April 23, Phoenix – I’m certainly still not following through with my twice a week promise, but hopefully I can get there. Here is an update on the numbers we talked about below and it appears as if the offense is improving, but one thing is crystal clear: at this point last year, hitters were much more comfortable than they are a few weeks into this season.
Through April 22, 2006 (260 total games), the league was hitting .269, with 635 HR (1HR/28AB). Each game played had a combined average of 10.3 runs per game and the league ERA was 4.84.
Through April 22, 2007 (266 total games), the league has hit .254, with 480 HR (1HR/38AB). The combined runs per game have been 8.95 and the league ERA is 4.07.
Maybe it’s just me, but this still appears to be a fairly dramatic difference. Was it the weather? Are pitchers a bit more polished and specialized? Is there more parity than ever and is offense suffering somehow? Or is it nothing?
After the incredible series this past weekend at Fenway Park that over delivered drama, I would imagine that there was one Red Sox fan that had one eye on the action while trying to beat the Padres. Here is part of a recent conversation that I had with Rockies catcher and rookie Chris Iannetta, who hails from Providence, Rhode Island and played his college baseball at North Carolina:
Daron: Did you go to a lot of Tar Heels basketball games in college at UNC?
Chris: It’s tough to get into the games. When you are in school to get tickets you have to go through a lottery and I never got a chance to see a Duke/Carolina game until my last year. It was the double overtime game at Chapel Hill and it was awesome. It was tied for the best sporting event that I’ve ever been to.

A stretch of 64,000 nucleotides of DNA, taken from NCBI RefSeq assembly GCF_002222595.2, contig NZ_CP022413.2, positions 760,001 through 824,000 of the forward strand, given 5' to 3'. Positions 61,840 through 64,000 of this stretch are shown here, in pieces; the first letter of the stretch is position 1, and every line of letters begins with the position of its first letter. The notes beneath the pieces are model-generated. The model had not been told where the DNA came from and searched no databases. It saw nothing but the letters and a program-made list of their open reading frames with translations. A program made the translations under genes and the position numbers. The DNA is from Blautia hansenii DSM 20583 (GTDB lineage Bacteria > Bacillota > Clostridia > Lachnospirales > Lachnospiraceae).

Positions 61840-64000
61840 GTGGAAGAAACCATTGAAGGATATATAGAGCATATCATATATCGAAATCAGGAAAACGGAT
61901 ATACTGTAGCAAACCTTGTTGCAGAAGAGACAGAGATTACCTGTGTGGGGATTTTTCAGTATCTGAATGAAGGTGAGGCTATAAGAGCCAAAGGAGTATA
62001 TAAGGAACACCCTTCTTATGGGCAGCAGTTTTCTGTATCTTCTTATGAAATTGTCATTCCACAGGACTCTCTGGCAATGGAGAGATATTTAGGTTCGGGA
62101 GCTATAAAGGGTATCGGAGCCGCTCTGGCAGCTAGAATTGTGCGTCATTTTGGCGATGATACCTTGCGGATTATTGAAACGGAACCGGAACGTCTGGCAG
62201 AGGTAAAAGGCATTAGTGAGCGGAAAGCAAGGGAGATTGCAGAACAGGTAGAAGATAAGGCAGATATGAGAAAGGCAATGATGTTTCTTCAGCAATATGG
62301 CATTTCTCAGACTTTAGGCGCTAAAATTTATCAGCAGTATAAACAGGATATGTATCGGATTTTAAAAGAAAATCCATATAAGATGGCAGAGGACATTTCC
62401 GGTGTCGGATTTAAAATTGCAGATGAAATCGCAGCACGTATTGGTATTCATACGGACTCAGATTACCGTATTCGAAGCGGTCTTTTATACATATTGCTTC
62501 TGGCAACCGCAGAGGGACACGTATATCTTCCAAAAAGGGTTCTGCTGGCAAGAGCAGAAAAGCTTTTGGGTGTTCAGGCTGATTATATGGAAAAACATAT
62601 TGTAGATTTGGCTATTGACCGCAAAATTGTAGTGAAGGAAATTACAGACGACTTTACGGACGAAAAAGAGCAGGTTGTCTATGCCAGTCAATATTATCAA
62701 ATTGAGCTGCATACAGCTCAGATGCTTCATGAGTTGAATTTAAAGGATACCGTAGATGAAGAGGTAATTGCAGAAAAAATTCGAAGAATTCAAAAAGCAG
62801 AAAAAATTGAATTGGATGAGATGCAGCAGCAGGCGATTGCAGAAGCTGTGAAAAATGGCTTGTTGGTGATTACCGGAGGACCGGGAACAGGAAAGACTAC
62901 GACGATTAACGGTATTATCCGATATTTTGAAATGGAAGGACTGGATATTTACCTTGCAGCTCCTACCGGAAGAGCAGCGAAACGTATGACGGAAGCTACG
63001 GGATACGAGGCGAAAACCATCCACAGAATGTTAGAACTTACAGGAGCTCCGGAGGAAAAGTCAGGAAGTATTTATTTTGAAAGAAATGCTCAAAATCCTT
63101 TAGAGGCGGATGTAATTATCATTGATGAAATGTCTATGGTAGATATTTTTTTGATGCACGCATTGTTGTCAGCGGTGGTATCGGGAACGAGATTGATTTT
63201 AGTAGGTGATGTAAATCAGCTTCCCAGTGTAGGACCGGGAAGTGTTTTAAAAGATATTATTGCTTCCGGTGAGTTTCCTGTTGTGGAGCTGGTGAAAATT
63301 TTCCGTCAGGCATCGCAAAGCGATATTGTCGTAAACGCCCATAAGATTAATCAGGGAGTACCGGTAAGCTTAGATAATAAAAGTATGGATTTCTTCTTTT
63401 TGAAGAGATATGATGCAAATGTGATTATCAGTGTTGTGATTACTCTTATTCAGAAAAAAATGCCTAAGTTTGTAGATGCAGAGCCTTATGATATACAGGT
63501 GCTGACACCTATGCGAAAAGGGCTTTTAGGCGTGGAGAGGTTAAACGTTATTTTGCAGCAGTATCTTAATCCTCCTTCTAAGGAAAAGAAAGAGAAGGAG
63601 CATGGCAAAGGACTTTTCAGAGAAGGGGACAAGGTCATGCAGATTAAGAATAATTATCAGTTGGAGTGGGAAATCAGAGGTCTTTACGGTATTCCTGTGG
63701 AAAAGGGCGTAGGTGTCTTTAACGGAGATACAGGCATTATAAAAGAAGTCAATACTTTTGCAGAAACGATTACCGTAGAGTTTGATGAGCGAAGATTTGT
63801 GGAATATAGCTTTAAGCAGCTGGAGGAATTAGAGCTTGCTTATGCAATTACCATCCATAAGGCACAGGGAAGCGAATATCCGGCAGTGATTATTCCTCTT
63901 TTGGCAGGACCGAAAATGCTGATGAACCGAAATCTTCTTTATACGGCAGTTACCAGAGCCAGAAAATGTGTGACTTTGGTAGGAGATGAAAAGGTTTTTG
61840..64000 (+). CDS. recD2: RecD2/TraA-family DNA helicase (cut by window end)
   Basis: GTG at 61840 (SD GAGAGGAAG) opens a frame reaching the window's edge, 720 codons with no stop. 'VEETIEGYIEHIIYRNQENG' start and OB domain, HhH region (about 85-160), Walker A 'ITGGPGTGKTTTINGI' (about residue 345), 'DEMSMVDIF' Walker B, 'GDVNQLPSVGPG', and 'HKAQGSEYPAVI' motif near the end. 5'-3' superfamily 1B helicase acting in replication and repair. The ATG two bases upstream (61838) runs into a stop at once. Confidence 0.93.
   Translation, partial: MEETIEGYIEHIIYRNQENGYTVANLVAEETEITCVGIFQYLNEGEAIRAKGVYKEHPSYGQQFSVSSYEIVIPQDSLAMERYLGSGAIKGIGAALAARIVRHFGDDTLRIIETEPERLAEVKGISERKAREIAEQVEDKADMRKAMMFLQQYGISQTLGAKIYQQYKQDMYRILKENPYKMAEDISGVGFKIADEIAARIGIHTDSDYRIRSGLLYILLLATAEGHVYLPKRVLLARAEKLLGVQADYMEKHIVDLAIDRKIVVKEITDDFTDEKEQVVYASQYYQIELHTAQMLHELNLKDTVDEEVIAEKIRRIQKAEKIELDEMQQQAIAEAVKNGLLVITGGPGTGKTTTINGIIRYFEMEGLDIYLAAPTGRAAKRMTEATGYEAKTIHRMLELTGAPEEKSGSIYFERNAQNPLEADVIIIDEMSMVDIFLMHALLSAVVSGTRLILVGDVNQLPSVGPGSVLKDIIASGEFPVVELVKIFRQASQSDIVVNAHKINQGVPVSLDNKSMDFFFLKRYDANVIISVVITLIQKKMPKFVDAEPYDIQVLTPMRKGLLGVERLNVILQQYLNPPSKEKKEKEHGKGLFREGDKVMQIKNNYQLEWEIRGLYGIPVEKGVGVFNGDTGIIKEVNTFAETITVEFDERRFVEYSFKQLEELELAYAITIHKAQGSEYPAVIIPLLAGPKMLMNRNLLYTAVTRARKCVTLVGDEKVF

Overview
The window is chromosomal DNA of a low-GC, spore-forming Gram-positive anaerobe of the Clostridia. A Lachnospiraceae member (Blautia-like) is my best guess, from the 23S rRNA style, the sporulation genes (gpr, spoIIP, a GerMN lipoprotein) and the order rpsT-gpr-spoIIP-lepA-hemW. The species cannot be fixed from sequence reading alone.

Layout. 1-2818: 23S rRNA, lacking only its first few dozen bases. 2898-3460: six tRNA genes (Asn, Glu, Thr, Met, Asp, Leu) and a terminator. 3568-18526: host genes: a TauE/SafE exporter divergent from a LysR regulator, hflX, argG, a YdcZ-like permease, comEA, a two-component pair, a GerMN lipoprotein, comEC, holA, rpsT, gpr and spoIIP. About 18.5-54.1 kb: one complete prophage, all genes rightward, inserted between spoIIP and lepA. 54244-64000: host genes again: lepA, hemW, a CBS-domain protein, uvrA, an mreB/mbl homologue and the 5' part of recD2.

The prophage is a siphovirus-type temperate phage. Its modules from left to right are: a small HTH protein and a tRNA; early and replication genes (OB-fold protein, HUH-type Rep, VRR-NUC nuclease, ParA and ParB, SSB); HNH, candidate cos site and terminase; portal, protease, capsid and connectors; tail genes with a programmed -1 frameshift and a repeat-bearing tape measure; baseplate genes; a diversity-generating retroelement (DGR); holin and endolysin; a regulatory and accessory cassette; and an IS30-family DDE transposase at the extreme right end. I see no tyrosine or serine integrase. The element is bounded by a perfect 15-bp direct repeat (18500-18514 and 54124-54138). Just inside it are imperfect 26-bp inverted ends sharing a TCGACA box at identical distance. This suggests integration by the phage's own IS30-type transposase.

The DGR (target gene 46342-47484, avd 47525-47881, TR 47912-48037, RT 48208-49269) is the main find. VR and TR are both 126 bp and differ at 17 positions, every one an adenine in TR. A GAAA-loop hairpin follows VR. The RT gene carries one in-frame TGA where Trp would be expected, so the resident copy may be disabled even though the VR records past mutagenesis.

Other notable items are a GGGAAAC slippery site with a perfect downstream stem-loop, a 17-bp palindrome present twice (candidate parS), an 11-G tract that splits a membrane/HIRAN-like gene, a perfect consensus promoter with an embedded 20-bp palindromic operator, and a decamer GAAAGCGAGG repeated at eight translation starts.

Daron: What’s it tied with?
Chris: Red Sox/Yankees ALCS Game 5 at Fenway in 2004. That had to be the best one watching that live.
Daron: I need more of the story, where were you sitting?
Chris: It was fun. I actually was behind the backstop about 30 rows back. I didn’t have tickets. A friend came to my back door and said, ‘Hey we’re going to the game’. Day of the game, I’m not going to say no, I just went for it and it was fun.
Chris: A little bit, except I didn’t spend the night in the bar and I didn’t get the girl.
Daron: You look at a guy like Mike Matheny and have a true respect for how a veteran can handle a game and the pitching staff from behind the plate. How difficult is it for a young catcher to have that type of impact? Is it catching first and hitting second?
Chris: Yeah, for me priority number one is to catch and throw, to call a solid game and to handle a pitching staff. In that role I’m dealing with 13 or 14 other guys, not just myself. When I’m hitting, I’m up there by myself and trying to help the team out as much as I can in any situation. When I’m catching, I have a lot of guys relying on me to block balls, throw people out and make the right pitch suggestions. For me all of that is top priority. I learned last year that it is not going to happen over night and that I can’t develop relationships in a day, but this year I’ve been able to develop some and start the process.
See you soon.